A: First I would say, do good work! In this industry, with so much competition, it’s important to stand out somehow. Doing really interesting pieces, good characters, great compositions, etc. is first and foremost.

Pick a marketing strategy and be consistent with it. Don’t be fearful in contacting art directors via email or promotional materials. If you are interested in illustrating a book series, create a mock book cover and send it out as a promotion and put it on your website and/or Instagram, etc. You never know who might see it or the assignments that might come from it.

If you can do great hand-lettering and show that with illustrations, even better! I’m still tackling my hand-lettering.

Figure out who would really be your top dream clients and market to the top 10 or so. Connect with art directors via LinkedIn and other social media sites, if you can. Do specifically tailored illustrations to send that will land you the type of jobs you want. When I first started out as an illustrator, I think I wasted a lot of time sending postcards out to 250-300 companies off of a random list. I get better results now sending emails with a few jpegs of my work to a few carefully selected art directors at the companies I really want to work with. 

Is there anything more fun than a fairy-ballerina-girlie?!

Q: Describe your most perfect Sunday.

A: Wake up, drink coffee, take my dogs out for a walk (a Shih Tzu and a Boston Terrier). Weekends are a great time to catch up with my now-grown daughter. A leisurely breakfast followed by shopping and pedicures is always fun. There’s a great farmer’s market in my area that I like to walk to. I love taking home fresh flowers and jam. On rainy Sundays, I like to make some tea, put on some music and paint on canvas.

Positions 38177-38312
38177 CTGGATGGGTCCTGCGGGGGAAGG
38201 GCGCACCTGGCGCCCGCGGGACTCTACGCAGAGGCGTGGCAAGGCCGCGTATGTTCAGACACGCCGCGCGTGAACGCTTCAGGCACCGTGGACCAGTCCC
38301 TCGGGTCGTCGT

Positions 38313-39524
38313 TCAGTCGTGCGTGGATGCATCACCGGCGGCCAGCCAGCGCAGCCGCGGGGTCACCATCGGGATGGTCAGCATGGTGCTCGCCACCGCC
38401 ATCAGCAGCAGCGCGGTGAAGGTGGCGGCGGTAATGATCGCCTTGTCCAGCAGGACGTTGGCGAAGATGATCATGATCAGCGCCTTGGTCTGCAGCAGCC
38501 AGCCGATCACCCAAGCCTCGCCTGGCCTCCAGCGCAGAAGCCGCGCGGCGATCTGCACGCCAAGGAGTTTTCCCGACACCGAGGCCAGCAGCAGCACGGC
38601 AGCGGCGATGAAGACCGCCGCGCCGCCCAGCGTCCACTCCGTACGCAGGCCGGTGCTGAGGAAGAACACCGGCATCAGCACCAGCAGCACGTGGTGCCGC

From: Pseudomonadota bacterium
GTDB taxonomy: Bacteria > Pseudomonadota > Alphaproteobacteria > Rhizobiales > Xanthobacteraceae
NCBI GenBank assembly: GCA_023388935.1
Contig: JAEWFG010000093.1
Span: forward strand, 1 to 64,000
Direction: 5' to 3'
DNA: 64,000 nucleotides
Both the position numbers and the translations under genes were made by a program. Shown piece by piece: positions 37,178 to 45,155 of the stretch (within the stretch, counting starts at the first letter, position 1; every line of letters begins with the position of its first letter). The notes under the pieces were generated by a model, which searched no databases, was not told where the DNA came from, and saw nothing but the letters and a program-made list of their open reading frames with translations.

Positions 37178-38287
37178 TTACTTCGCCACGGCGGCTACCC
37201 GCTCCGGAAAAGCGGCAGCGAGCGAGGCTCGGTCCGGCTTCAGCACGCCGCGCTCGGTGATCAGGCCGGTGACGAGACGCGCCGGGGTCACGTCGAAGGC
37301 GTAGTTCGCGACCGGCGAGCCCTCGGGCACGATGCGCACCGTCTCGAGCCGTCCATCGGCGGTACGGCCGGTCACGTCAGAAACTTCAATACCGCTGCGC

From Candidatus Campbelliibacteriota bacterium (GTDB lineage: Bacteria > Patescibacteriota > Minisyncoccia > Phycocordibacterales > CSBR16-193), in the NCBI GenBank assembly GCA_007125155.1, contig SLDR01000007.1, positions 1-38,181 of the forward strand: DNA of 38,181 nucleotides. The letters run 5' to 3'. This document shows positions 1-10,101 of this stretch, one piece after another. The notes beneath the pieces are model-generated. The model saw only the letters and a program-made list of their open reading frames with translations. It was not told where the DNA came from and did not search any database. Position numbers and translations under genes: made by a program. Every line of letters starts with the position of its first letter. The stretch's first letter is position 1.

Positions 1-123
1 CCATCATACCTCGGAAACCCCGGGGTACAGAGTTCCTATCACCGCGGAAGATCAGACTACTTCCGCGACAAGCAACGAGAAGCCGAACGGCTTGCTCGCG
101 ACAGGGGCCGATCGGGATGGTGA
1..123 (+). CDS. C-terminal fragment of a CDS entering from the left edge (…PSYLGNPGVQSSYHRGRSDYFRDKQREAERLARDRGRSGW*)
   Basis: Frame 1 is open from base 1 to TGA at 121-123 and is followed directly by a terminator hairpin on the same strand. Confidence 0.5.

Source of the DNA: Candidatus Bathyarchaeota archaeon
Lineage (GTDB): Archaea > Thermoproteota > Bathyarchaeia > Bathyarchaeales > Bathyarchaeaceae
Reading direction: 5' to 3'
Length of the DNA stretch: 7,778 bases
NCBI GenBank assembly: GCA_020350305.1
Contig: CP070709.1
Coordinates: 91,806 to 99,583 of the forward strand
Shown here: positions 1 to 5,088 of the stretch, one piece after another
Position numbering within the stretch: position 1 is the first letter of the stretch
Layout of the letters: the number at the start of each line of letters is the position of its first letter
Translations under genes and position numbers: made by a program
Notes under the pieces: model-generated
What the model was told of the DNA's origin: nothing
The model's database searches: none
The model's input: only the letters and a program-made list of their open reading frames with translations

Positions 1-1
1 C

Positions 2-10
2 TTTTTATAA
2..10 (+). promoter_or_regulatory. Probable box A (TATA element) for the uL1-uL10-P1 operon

Thanks Jane for the interview :D

Thank YOU, Cathi, for catching up with us here at Bird Meets Worm! We are definitely big fans!!

Wednesday, March 28, 2018

Hoppy Easter from Super Jane

Hoppy Easter!! • © Super Jane Smith • All rights reserved.

Wednesday, March 14, 2018

Super Star Children's Book Review: Maybe Something Beautiful

Welcome to the monthly children’s book review feature with a focus on diverse books here at Bird Meets Worm! My team of reviewers—Cara Chow, Joan Charles, Sharon Calle—and I are so excited to be championing books celebrating everything from gender diversity, people of color, the LGBTQ community to ethnic, cultural and religious minorities, people with disabilities and developmental challenges to controversial topics, unique family situations and anything and everything I did not include. It is to say we take a rightfully board view of diversity! We aim to shine a light on books that bring both familiar experiences to those who do not often see themselves represented in books and new experiences to those looking to expand their worldview. Here at Bird Meets Worm we believe in the power of story to build empathy and thus a better world for you and me and everyone. Look for a new review on the second Wednesday of every month.